Parents often ponder how to best prepare their youngsters for college, careers, and responsible adult life. It’s part of the human parent DNA to want the best for kids and to try every trick in the book to encourage them to be successful. While there is no guaranteed technique or set of tactics for instilling ambition in young minds, there are several effective ways to prepare them for the post-high school phase of their lives. Step one is to have serious talks about what their goals are, why they wish to follow a particular path, and how they plan to achieve it.
Be clear that you are willing to help as much as possible without getting in the way of paying for everything. Depending on your financial situation, you may or may not be able to supply funding for school. The point is to discuss all the details so kids, and you, are not in the dart about what they plan to do after high school is over. After several in-depth talks, make a detailed financial plan, keep an eye on their grades, let them know about alternatives to college, teach them how to build solid study habits, encourage children to take test-prep courses, and guide them into summer jobs that are career-related. Here are some of the specific actions moms and dads can take to prepare children for life after high school.
Borrowing for higher education is the more effective way to gain access to financial resources to cover college and vocational training costs. Fortunately, parents can save a lot of time and money by working with a one-stop website platform on which they can scour the market for personalized loan rates, scan for suitable scholarship opportunities, and apply for FAFSA loans. Make realistic estimates about tuition, fees, books, and other college-related expenses. The goal is to come up with a four-year financial plan that accounts for all the costs your daughter or son is likely to face. By finding personalized rates for loans and exploring the scholarship market thoroughly, families can more easily navigate the challenging landscape of paying for higher education.
Don’t assume you can resolve all college and career-related issues in a single talk with your child. Instead, have several in-depth chats about what their goals are, why they want to pursue certain paths, and what the family’s financial situation is as far as helping them cover school expenses in preparation for adult life and careers.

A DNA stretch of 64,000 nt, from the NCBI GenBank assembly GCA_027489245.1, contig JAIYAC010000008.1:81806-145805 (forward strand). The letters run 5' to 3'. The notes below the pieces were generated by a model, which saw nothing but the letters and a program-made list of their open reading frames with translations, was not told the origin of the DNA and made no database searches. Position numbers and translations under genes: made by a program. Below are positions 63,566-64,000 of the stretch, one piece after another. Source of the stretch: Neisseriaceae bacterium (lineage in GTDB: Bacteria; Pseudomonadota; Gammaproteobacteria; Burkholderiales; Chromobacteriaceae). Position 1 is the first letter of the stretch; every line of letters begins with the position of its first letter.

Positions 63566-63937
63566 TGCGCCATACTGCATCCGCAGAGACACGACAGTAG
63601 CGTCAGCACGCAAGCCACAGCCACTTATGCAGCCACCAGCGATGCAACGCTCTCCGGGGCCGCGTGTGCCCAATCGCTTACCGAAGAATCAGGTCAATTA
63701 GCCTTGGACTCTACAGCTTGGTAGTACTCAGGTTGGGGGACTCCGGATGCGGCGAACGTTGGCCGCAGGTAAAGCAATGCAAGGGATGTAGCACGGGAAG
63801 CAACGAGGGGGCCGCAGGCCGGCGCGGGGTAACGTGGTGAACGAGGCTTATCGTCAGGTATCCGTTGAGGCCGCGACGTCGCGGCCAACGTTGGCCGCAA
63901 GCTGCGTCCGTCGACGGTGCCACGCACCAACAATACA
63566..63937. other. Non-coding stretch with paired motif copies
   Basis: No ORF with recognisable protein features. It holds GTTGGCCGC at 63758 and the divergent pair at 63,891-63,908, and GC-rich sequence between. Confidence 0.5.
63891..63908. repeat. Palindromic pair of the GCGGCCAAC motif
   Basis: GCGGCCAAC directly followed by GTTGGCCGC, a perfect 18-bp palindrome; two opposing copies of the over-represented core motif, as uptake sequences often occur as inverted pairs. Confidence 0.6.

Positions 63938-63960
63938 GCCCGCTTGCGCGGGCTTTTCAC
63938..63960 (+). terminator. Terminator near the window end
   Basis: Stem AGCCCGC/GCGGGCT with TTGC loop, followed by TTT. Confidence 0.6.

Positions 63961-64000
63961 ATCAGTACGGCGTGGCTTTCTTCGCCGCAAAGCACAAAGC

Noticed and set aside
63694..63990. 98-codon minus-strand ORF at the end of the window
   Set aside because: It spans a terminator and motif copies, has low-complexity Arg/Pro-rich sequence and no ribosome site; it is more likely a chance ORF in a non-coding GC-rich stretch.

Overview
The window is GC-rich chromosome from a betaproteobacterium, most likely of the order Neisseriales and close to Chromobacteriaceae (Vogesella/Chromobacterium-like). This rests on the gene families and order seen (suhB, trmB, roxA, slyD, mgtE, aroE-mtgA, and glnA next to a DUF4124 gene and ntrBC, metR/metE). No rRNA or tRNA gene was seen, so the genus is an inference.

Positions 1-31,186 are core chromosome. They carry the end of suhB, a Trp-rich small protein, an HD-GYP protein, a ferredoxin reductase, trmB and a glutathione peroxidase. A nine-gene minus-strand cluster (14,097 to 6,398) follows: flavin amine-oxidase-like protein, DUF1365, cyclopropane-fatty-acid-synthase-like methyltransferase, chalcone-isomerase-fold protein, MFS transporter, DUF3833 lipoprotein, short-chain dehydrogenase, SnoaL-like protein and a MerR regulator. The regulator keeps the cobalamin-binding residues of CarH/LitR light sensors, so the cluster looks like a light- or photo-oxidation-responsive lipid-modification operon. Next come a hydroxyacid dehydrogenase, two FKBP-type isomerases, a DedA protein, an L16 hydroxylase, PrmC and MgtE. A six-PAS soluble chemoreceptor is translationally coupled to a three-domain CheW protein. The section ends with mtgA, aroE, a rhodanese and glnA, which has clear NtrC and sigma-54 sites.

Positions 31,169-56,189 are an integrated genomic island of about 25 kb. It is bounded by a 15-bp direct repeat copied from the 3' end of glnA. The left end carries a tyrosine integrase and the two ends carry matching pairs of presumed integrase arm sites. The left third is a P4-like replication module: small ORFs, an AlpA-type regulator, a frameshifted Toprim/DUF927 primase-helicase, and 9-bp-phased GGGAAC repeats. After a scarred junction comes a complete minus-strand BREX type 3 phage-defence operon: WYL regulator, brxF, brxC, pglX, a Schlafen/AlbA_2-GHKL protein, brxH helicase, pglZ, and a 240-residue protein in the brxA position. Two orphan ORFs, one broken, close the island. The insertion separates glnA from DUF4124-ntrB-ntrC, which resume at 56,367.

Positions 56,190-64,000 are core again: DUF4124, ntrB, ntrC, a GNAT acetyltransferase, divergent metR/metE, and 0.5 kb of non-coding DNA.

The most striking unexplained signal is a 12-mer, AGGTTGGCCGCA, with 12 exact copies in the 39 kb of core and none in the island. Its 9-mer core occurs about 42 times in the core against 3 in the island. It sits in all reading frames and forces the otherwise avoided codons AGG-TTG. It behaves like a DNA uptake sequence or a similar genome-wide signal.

It’s easy for younger high school kids to underestimate the importance of grades. The best way to encourage good grades without putting undue pressure on students is to monitor their progress and offer assistance with subjects they find challenging. Especially if your child gets bad grades if your own skills are not up to advanced geometry, chemistry, or life sciences, hire an experienced tutor to assist your child with homework and study strategies.
One of the worst things parents can do is give children the impression that there are no alternatives to college. In fact, there are many, and some kids are best suited for paths that include vocational study, a year or two off between high school and college, or a specific kind of training for careers as paramedics, massage therapists, or nurses. Keep in mind that millions of high school grads join the military and don’t attend college until after discharge or during their time in the service.
For most high school pupils, test prep courses like the SAT and ACT can be game-changers for getting accepted to the college or trade school of their choice. For that reason and many others, test prep courses are usually a good value. Shop around before committing to a program, most of which are online. Stick with reputable companies that have been in business for many years and offer free retakes for test takers who want to improve scores by taking the test a second time.
Few youngsters view summer employment as a way to do anything other than earn money. But savvy dads and moms know better. Carefully chosen summer jobs can be an ideal way to explore career paths. Work with your child to find summertime positions in industries that could whet their appetites for long-term career paths. Some of the better choices are hospital work for future med students, teaching English for those with a US TEFL course online, banking jobs for those who are geared toward a financial industry focus, and construction work for teens who want a taste of that sector. Consider letting entrepreneurial-minded teenagers start their own small companies, preferably online. Many youths excel at offering basic computer help and website design.
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